A landmark Freelance Charter to improve working conditions in the UK television industry has been unveiled at this year’s Edinburgh Television Festival by campaigning body The Coalition for Change.
While not legally binding, the charter works on the principle of collective responsibility and addresses recruitment and development, workplace culture including bullying and harassment, commissioning conduct, working hours, and training.
The coalition is chaired by freelancer and campaigner Adeel Amini, and work on the charter has been led by UKTV director of commissioning Richard Watsham and Zai Bennett, director of programmes for Sky.
While the charter is geared towards TV, Watsham said it could also be expanded to the film industry. ”The Freelance Charter is built on collaboration from a wide variety of organisations and individuals within the television industry and relies on a belief in our shared responsibility to create positive change,” he said.
”It needs a critical mass and breadth of contributors because the issues are endemic and require all of us to play a part, reassessing the way we work and engage with our colleagues.
“Although some of the organisations involved in the charter work across film as well, for now we’ve not engaged enough people in that particular industry to have a representative group.
“We hope the charter inspires other sectors of the media to create their own, or to approach the Coalition for Change to see if we can work together. It’s certainly not up to us to impose it on them, but it’s open for them to look at and consider and we’d be happy to engage with them.”
Among its most noteworthy commitments are: a pledge to break the cycle of rehiring; to cut back on broadcasters imposing people on a production; to ensure productions have a designated safeguarding officer for bullying and harassment; and to secure a realistic gap between greenlight and production starting, in order to improve recruitment practices.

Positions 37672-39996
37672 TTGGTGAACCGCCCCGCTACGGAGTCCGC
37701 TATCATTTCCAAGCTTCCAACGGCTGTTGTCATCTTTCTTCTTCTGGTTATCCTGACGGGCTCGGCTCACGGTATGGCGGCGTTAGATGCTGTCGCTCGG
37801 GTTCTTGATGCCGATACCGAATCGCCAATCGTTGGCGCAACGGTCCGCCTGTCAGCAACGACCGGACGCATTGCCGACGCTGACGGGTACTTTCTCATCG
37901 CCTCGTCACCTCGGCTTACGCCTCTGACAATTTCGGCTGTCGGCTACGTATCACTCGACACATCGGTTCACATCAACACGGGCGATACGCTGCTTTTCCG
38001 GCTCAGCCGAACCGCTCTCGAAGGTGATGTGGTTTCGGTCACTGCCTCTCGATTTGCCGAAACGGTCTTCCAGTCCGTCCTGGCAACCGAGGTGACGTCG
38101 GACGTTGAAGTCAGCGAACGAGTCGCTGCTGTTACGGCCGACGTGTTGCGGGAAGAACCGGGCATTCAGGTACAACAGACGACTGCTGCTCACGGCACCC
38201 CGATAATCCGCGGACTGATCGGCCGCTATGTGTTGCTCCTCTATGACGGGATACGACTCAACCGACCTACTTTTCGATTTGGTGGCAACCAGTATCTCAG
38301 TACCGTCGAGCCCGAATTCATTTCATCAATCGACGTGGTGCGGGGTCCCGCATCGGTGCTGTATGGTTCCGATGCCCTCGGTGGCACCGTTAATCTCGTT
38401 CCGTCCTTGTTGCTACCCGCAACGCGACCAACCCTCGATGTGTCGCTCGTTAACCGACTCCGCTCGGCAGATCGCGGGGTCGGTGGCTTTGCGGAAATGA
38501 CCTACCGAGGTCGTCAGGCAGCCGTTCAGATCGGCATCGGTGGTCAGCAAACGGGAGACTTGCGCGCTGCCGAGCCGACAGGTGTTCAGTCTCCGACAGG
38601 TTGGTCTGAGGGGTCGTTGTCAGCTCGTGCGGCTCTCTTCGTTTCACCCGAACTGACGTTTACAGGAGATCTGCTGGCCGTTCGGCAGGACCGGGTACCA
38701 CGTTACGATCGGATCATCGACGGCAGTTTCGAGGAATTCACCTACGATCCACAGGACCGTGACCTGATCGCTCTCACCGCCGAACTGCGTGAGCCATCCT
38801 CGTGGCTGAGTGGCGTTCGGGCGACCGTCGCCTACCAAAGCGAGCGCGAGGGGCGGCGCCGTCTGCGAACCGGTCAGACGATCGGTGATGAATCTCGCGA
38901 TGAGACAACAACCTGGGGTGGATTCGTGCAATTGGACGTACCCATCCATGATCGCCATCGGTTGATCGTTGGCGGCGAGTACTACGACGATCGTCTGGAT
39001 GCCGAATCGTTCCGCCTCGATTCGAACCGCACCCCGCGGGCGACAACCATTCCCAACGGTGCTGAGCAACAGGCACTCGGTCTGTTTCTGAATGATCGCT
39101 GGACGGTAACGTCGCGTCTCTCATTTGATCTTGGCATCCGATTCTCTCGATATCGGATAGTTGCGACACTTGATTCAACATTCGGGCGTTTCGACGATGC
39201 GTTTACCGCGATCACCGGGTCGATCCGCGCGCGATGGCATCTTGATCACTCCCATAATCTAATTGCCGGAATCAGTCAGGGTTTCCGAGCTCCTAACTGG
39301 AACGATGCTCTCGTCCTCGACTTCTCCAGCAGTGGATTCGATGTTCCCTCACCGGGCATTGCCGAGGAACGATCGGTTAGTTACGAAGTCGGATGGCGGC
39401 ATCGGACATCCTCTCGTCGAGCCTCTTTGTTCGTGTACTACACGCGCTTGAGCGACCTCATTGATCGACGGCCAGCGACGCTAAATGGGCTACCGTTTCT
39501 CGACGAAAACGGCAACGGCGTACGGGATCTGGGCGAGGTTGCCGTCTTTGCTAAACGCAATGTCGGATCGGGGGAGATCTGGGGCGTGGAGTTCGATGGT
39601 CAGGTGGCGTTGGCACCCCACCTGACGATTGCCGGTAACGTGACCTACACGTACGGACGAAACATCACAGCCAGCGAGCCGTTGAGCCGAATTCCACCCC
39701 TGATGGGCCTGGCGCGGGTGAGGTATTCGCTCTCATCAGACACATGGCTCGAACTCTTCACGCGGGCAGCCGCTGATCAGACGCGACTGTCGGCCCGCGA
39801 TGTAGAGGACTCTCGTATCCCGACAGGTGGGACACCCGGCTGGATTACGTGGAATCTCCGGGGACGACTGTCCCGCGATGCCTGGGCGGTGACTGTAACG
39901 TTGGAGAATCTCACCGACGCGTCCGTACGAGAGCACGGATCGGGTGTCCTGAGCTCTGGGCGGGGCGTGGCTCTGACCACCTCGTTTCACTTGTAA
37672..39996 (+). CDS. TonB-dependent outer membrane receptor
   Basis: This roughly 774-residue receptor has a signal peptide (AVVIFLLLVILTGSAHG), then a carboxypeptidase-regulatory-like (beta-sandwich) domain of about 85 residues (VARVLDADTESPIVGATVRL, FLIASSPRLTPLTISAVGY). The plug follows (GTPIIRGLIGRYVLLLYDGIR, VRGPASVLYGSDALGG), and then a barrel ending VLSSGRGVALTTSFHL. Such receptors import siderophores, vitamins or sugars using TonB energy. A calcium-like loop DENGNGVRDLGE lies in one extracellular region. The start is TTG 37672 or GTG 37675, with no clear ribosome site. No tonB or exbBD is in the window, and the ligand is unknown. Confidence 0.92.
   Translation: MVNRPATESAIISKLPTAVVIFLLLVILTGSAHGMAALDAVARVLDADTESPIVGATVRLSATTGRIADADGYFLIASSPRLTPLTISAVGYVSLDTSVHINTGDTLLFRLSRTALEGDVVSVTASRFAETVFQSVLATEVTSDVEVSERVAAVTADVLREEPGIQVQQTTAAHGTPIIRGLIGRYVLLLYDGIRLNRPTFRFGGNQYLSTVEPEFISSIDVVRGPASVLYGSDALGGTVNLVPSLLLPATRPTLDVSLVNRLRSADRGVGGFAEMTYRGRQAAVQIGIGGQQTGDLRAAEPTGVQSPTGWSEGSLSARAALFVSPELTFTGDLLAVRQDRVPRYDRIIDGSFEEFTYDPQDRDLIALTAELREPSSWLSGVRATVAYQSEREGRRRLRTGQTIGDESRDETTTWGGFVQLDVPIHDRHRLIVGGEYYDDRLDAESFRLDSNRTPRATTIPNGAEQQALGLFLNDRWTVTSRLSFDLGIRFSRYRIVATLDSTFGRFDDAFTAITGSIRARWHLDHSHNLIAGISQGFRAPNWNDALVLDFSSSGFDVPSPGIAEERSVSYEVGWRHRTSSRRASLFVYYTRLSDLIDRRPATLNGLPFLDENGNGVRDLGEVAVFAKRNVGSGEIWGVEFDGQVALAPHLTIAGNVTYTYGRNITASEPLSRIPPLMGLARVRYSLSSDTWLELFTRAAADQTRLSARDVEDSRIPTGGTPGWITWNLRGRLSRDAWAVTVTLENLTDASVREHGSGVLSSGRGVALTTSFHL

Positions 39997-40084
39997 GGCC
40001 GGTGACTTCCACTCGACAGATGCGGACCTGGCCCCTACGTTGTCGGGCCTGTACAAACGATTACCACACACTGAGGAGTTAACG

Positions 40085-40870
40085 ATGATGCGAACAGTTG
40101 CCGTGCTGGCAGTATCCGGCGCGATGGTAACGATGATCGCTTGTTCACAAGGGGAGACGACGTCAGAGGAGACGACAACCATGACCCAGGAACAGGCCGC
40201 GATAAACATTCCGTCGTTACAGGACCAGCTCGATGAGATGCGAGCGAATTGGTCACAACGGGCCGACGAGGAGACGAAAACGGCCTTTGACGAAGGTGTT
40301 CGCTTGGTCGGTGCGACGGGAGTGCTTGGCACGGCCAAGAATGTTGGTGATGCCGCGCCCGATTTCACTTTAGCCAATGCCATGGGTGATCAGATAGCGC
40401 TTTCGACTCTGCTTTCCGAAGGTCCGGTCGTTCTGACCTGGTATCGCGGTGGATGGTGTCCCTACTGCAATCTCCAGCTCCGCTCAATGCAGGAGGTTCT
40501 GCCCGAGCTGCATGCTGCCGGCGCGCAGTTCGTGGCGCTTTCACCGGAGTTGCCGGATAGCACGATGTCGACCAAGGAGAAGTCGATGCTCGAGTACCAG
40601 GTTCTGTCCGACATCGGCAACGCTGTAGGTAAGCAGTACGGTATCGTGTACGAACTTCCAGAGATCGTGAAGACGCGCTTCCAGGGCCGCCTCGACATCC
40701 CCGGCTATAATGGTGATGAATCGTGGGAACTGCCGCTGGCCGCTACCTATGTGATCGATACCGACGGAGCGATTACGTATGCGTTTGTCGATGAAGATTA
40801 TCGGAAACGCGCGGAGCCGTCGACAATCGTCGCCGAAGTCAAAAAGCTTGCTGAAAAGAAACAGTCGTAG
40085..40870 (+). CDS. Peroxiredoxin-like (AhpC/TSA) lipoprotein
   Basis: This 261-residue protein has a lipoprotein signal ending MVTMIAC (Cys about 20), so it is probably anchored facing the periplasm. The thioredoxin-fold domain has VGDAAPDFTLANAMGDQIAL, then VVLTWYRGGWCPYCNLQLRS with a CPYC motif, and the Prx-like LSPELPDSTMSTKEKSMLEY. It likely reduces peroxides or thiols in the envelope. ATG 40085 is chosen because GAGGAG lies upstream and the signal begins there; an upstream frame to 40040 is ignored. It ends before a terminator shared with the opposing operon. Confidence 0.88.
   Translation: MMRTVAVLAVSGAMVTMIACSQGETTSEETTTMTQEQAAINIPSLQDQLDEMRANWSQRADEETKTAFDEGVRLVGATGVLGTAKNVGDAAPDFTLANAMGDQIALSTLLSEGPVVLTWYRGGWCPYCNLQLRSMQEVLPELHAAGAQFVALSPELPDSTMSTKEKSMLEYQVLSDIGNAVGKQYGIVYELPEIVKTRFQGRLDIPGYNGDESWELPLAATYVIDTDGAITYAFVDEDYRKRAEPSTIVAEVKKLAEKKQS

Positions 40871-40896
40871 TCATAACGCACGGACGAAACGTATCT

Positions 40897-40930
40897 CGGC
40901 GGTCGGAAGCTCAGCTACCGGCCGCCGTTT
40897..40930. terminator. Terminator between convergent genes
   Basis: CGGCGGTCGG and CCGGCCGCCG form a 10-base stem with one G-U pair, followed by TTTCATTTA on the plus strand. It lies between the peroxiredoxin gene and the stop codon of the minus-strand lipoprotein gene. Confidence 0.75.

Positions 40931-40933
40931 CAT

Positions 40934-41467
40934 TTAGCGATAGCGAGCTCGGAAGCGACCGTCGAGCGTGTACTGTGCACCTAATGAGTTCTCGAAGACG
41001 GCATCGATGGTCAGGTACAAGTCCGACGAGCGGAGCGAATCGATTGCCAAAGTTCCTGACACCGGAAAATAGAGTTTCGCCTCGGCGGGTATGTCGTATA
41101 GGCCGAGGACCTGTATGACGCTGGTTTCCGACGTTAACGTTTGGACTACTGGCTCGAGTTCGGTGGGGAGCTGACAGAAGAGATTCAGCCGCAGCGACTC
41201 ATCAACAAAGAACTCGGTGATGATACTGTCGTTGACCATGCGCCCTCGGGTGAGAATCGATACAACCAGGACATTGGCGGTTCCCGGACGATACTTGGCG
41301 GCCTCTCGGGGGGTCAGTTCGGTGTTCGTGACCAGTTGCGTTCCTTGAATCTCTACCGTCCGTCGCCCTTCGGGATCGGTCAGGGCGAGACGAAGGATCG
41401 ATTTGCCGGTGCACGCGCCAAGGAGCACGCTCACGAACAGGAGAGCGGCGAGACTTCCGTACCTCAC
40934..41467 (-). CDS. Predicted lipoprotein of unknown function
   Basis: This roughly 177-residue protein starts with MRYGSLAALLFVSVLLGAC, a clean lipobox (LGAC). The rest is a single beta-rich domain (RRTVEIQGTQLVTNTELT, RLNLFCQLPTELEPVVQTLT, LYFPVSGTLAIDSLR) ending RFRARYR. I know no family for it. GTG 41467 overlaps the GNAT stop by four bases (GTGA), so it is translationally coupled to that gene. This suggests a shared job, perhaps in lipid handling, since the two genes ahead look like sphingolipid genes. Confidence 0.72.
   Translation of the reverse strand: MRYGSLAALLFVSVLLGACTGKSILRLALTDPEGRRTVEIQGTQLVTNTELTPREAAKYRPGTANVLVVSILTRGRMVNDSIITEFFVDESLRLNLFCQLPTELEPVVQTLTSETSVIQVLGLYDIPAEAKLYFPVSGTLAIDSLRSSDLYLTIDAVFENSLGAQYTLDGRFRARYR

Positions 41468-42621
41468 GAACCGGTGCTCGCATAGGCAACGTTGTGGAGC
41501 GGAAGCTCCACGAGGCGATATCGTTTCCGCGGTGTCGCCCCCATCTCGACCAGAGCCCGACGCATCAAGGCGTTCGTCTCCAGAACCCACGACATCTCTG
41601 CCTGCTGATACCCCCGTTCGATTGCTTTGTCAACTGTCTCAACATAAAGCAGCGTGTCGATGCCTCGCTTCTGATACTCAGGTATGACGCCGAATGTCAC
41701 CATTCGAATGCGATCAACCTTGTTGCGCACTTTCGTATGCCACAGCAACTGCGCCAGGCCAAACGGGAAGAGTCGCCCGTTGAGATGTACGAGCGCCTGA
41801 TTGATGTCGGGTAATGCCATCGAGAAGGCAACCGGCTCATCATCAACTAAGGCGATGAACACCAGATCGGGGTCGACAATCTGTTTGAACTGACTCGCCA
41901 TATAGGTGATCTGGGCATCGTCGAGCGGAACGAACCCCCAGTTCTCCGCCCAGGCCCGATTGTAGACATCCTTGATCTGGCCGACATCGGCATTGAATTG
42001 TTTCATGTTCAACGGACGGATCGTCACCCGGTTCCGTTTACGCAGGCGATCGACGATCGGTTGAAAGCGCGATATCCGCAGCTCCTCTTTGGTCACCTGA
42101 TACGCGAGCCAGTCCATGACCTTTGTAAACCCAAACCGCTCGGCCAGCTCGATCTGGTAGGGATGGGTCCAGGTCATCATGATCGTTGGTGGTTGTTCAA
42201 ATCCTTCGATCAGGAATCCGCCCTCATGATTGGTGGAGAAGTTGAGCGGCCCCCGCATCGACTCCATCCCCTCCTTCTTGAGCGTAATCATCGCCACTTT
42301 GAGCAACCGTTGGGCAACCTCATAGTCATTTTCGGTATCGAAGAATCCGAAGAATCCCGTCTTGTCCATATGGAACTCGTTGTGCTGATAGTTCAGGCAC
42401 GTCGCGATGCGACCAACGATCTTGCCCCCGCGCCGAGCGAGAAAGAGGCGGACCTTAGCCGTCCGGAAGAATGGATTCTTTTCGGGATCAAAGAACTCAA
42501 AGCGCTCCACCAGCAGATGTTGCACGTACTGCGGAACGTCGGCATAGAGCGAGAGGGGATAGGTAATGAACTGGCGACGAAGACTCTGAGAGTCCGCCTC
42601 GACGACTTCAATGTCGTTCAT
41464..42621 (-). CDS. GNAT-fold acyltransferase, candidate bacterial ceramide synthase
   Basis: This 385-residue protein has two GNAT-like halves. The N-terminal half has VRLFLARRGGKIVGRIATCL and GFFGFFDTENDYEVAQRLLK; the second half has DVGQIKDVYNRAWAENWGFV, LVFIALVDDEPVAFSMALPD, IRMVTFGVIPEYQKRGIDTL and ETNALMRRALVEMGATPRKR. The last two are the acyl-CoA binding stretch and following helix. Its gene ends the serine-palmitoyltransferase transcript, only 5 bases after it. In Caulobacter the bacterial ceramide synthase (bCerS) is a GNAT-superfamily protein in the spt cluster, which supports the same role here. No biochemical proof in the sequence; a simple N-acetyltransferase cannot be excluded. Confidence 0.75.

The Coalition, which was assembled at Edinburgh 2020, unites all the UK’s public service broadcasters along with Sky, UKTV, Amazon Prime Video, and industry bodies including Bafta, the British Film Institute (BFI), Pact, Bectu, ScreenSkills and the Film and TV Charity.
A suite of bullying and harassment recommendations are laid out in the document, including productions putting in place ‘speak up’ mechanisms, safeguarding officers on set and training around respect in the workplace.
Under working hours section, the charter says long hours are sometimes necessary but that they should not be normalised, and members have agreed that “unrealistic production schedules should be avoided.”
Coalition members agreed that the training and development of freelancers is in the “best interests of the industry” recognising it is essential to the progression, well-being and productivity of the workforce.
To that aim, the charter “strongly recommends” mandatory recruitment training with emphasis on unconscious basis and interview techniques, and more affordable training across the board.
Fair recruitment and development is tackled via a set of demands including proper advertising of vacancies; a commitment to opening new opportunities to break the cycle of rehiring; opening a dialogue with freelancers post-delivery about career progression and a recognition of flexible working practices.
The day-to-day policing of charter commitments falls to the individual coalition members, but progress will be reviewed annually on a pan-industry basis by an independent freelancer survey conducted by Screen’s sister publication Broadcast.
Armed with freelancer feedback the Coalition will meet after six and 12 months to revisit the charter, and after that the group has agreed to meet annually. Companies and industry bodies are encouraged to sign up to the charter and be issued with a kite mark logo.
A version of this story first appeared on Screen’s sister site Broadcast. Additional reporting by Orlando Parfitt.